Highlight below to reveal spoiler text:

Furthermore, the climax is altered to make Miller more of a traditional action hero, succeeding in shooting Roschmann dead, whereas in the book Miller suffered a bump on the noggin, while Roschmann fled to South America (which was in fact what became of the real Eduard Roschmann).

As with The Day of the Jackal, the film adaptation constitutes a step down from its source. Unfortunately, the film, while engaging enough, is also not of the same standard as Fred Zinnemann’s The Day of the Jackal, which succeeded in adapting the novel’s clinical, detached narrative style to the screen. Ronald Neame’s The Odessa File is, like the book on which it is based, a more conventional affair and thus fails to distinguish itself from the crowd of war and post-war movie thrillers made at around the same time.

Overall, a 7/10 for the film. I don’t tend to give numerical ratings to books, but if I did, The Odessa File would probably be an 8/10.

 
Posted: Saturday, June 30, 2007 at 2:57 PM
Categories: Books | Cinema | Reviews
 

DVD image comparison: Problem Child

DVD

I slept for eleven and a half hours last night. Clearly, I must have been rather tired: I tend to find that I ideally need about nine hours’ sleep per night, but since I started working, I’ve been tending to get less than seven (I need to get up at 7 AM, and, try as I might, I normally don’t get to sleep until after midnight). Needless to say, I’m now decidedly refreshed, so I’ve made good use of my new-found vigour and put together a new DVD image comparison, featuring the R1 USA and R2 UK editions of the undisputed masterpiece known as Problem Child. Be sure to check it out if you’re considering adding a copy of this treasured classic to your film library.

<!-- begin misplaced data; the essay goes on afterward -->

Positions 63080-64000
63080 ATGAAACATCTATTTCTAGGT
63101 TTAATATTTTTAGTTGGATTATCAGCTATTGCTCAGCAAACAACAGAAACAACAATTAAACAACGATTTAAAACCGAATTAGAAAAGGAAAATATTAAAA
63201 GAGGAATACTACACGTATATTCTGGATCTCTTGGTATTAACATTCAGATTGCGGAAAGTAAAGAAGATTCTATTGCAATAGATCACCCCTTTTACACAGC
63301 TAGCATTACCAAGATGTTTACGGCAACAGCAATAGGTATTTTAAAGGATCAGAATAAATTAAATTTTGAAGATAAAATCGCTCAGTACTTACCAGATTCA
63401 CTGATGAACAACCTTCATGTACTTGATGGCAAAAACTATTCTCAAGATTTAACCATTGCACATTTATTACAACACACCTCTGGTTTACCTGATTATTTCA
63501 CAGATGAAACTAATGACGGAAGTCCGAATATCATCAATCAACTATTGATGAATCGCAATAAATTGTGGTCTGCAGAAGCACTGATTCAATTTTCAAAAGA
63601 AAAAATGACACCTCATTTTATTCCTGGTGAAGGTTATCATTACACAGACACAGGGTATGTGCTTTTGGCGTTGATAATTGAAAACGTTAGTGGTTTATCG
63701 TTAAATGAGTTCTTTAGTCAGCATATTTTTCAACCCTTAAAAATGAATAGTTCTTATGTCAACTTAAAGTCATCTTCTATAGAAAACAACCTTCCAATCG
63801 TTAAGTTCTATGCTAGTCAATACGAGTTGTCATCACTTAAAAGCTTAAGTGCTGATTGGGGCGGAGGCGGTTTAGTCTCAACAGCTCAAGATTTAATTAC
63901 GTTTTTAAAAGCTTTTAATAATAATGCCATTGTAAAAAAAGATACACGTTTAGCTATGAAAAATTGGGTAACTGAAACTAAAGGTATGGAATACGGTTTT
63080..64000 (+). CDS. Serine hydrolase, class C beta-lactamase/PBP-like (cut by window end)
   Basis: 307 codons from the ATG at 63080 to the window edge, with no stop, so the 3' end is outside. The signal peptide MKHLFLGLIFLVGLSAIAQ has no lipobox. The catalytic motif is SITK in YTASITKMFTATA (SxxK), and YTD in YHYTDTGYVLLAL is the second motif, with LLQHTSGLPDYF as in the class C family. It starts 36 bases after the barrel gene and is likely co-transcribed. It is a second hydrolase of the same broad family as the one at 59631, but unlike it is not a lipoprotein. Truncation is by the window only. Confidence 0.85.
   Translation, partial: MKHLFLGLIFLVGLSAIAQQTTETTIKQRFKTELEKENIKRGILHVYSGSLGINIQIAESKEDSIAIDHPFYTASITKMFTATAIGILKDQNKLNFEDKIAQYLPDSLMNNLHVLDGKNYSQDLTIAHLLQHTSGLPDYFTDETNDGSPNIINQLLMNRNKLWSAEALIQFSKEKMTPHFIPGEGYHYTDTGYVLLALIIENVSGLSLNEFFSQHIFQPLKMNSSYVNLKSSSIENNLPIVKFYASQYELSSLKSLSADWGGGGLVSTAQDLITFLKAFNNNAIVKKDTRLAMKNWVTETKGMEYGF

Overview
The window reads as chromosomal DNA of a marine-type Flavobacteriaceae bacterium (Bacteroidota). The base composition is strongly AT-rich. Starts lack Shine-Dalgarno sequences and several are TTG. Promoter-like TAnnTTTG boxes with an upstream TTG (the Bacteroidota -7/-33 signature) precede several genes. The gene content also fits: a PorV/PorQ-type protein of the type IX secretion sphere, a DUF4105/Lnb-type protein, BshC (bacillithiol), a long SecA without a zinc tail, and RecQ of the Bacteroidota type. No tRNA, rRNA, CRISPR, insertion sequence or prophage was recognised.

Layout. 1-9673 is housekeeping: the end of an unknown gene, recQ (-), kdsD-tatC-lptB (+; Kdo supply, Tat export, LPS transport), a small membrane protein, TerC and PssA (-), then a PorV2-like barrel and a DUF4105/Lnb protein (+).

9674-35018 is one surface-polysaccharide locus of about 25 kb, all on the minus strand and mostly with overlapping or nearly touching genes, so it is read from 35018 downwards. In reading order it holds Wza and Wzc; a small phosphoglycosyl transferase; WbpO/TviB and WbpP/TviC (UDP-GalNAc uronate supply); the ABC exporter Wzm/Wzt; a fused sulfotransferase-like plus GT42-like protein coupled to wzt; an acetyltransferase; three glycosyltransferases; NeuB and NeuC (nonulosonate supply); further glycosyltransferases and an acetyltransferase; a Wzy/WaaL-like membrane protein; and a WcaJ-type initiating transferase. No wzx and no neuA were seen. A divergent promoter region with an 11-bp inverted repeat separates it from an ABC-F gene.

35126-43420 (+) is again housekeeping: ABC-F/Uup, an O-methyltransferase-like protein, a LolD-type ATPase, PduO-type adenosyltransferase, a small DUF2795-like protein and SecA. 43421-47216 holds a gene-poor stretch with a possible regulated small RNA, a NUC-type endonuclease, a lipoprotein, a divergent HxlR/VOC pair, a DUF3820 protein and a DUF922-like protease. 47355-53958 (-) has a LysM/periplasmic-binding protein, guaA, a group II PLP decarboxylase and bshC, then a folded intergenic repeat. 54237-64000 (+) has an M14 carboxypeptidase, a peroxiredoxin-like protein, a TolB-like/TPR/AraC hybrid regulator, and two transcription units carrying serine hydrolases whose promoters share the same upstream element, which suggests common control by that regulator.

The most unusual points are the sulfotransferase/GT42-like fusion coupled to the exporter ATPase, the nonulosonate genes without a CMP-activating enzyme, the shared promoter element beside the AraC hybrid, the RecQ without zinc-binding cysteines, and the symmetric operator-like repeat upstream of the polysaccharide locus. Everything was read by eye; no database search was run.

Posted: Saturday, June 30, 2007 at 1:41 PM | Comments: 9 (view)
Categories: Cinema | DVD
 

So many promises to fulfill

Source: Mobius Home Video Forum

I must confess that I haven’t been particularly enamoured by David Cronenberg’s recent output. Spider, while technically as well-made as anything else the man has put his name on, left me rather cold, and even the acclaimed A History of Violence never really clicked for me. As such, I’ve been hoping for a long time that he would eventually go back to the body horror theme for which he made a name for himself prior to the beginning of this decade, and had hoped to see him eventually tackle Painkillers, which sounded like the return to his old stomping ground I’d been hoping for. With Painkillers seemingly as good as cancelled, though, I’ve set my sights on Eastern Promises, which seems set to continue Cronenberg’s leaning towards more mundane and realistic thriller territory. The cast - Naomi Watts, Viggo Mortensen, Vincent Cassel, Armin Mueller-Stahl, Sinéad Cusack - looks excellent, the usual team is in place… and the trailer, recently made available online, looks pretty decent. Given that I’m more of a Videodrome man than a Spider man, I can’t say I’m overly confident that I’ll enjoy it, but it looks sufficiently interesting for me to at least give it a look.